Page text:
Character Profile Of "Tolstoy"
Tolstoy is a Human Wizard hailing from . He is approximately 42 years old.Appearance:
Tolstoy looks like a keen magic user. He appears deep in thought.
You try getting his attention, but it proves difficult.
Finally, he nods, mumbles something to himself, and raises his eyes to you. And BEAMS a smile!
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None (so far).
Tolstoy, like many others, was born to a mother and a father. Due to the way gods mostly
intend it to be, and the fact that his mother and father both were human, it was little surprise
that he too, came to be human.
As a young boy, Tolstoy would often dream of a time far away, in a place so distant from the
place he called home, you could almost call it an alternative realm. Many of these dreams
centered around a particularly large conflict between two very powerful empires who both
battled for power and dominance. Tolstoy would often wake in fright, drenched in a cold
sweat, as the dreams were vivid, and the conflicts he dreamt of harrowing.
Curiously enough, on some occasions, Tolstoy had dreams of an entirely different nature.
These centered more around friendship, love, a sense of community, and inter-personal
Tolstoy's home town was, and has always been, Freyburg.
During a time shortly after he entered his teenage years, Tolstoy's grandfather, who was still
alive at that time, lent to Tolstoy a very thick and heavy book, not giving much thought to if
he would ever get it back, or indeed, if Tolstoy would even bother to read it.
In the beginning, Tolstoy merely had a curiosity as to whether he would be persistant enough
to read the entire volume, however the more he read, the more absorbed he became into
the words, and after some period of time, he was reading the last few pages, until he came to
the very last word, which he then also read, and thus, had completed the book.
The book had certainly made an impression on Tolstoy. He became more and more
interested in reading, mostly as a way of expanding his knowledge, as he felt acquiring
knowledge was one of several purposes in the life every person leads.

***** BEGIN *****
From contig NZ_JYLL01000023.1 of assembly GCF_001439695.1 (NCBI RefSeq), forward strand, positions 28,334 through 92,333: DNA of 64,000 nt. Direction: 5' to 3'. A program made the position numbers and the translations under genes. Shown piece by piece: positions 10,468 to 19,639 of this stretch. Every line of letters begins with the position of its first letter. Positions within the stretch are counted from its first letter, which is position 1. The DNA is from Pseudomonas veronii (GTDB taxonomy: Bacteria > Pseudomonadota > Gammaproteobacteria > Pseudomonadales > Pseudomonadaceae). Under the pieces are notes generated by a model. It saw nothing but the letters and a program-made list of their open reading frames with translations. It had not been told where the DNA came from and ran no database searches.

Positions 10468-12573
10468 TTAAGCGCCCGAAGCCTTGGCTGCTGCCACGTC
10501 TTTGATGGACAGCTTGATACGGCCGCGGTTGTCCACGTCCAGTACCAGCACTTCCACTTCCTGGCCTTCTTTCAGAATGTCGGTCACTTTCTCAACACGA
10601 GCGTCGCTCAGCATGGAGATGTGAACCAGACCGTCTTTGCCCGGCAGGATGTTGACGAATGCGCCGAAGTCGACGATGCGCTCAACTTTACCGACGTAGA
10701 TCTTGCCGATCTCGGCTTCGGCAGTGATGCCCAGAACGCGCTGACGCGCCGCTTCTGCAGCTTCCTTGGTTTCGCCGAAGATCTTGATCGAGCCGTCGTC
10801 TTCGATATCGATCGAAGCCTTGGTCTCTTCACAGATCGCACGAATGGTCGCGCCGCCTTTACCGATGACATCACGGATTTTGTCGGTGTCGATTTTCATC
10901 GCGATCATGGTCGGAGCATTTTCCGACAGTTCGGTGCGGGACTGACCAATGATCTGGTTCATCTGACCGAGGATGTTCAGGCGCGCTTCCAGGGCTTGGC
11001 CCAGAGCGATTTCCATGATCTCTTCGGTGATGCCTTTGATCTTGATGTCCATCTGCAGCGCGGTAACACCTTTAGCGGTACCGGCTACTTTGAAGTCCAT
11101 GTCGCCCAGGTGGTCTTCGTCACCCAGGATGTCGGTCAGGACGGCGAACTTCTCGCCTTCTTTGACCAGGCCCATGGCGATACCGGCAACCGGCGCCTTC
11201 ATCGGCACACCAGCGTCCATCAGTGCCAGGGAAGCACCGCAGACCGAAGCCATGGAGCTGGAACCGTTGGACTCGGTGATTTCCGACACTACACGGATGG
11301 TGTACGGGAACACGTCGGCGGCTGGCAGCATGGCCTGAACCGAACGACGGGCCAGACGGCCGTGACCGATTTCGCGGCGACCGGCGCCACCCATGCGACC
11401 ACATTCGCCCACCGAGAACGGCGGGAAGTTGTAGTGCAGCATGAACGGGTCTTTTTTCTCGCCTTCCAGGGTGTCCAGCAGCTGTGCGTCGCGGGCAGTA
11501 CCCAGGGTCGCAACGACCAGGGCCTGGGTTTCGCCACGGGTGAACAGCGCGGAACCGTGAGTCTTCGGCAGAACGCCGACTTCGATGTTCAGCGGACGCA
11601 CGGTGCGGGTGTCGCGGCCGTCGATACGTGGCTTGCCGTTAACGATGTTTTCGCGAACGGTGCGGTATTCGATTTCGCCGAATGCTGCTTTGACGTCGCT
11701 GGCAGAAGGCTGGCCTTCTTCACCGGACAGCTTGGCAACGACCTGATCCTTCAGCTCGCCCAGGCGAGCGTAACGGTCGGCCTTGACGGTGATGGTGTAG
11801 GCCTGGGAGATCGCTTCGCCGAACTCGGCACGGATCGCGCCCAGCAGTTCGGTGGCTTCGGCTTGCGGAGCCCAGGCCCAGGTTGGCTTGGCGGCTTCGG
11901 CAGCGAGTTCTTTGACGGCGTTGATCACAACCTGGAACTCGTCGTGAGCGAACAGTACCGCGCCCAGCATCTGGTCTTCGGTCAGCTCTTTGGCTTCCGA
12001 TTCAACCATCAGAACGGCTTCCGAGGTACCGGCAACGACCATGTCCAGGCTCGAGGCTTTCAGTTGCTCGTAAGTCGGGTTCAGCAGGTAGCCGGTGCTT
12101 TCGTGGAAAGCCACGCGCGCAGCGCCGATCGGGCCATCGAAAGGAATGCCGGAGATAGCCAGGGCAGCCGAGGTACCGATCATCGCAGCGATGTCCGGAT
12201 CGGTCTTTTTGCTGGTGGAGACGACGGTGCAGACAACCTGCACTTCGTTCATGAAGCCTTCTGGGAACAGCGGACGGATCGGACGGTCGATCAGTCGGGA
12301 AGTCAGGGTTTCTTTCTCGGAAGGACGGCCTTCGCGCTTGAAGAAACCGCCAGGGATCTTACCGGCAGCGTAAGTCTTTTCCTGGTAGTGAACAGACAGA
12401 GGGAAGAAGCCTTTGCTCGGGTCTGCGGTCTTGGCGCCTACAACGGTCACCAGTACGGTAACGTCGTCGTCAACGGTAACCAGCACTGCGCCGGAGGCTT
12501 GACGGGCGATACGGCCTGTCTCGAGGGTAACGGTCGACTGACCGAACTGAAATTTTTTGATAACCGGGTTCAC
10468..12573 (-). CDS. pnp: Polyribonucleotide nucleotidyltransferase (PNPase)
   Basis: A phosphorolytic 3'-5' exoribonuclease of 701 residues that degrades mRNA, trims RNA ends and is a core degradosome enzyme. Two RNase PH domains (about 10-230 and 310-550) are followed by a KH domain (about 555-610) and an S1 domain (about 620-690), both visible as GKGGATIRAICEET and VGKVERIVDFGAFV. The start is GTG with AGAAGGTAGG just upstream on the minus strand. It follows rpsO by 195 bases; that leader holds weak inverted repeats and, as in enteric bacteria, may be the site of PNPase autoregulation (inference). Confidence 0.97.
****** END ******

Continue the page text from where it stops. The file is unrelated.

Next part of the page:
Curiously enough, as Tolstoy entered his 18th year in the realm, he also began developing an
interest in the magical arts. He had of course heard stories of heroes and warriors, who
achieved fame and glory through adventuring and questing, as well as exploration and
combat, an the prospect of doing so himself appealed to him considerably.
There was a guildmaster in Freyburg who became aware of Tolstoy's interest, and took it
upon themselves to teach him the very most basic of spells. Tolstoy then used these very
spells to good purpose, with the resulting experience he gained through its usage both
fueling his desire to learn more, and also leading to growth in both physical and emotional
It came to be that Tolstoy became quite proficient in the magical arts.
Wandering through the realms with open eyes and ears, as well as an open heart, he saw
many incredible, sometimes even heatbreakingly beautiful things, although naturally, as is
the nature of a balanced universe, he did see some horrible things too, although he was not
too badly scarred by the things he witnessed.
There came a point when Tolstoy had to contemplate his future, which he did, for some time,
and the conclusion that he drew was
he could either focus his attention on developing a
broader understanding of the magical arts, or improve his efficiency as a fighter by
concentrating more on weaponry and sword play. He put quite some thought into this, but in
the end, the decision he came to, which was indeed the correct one, was to seek schooling in
a more specialized form of magic, that being Wizardry.
Mostly, the decision he reached was due to a desire to learn the life-restoring and defensive
spells a different class of magic users had available to them, namely the Clerics.
And thus, Tolstoy embraced Wizardry. It became a passion, and his knowledge and
experience increased steadily.
He had on occasion reveiced guidance from deities, for which he was honestly grateful for,
although he rarely spoke of these encounters with his friends.
In these present days, Tolstoy still enjoys the adventuring life. He knows there are still
corners of the earth he has not been to yet, and he also knows of places he is affraid to do
anything but tiptoe around.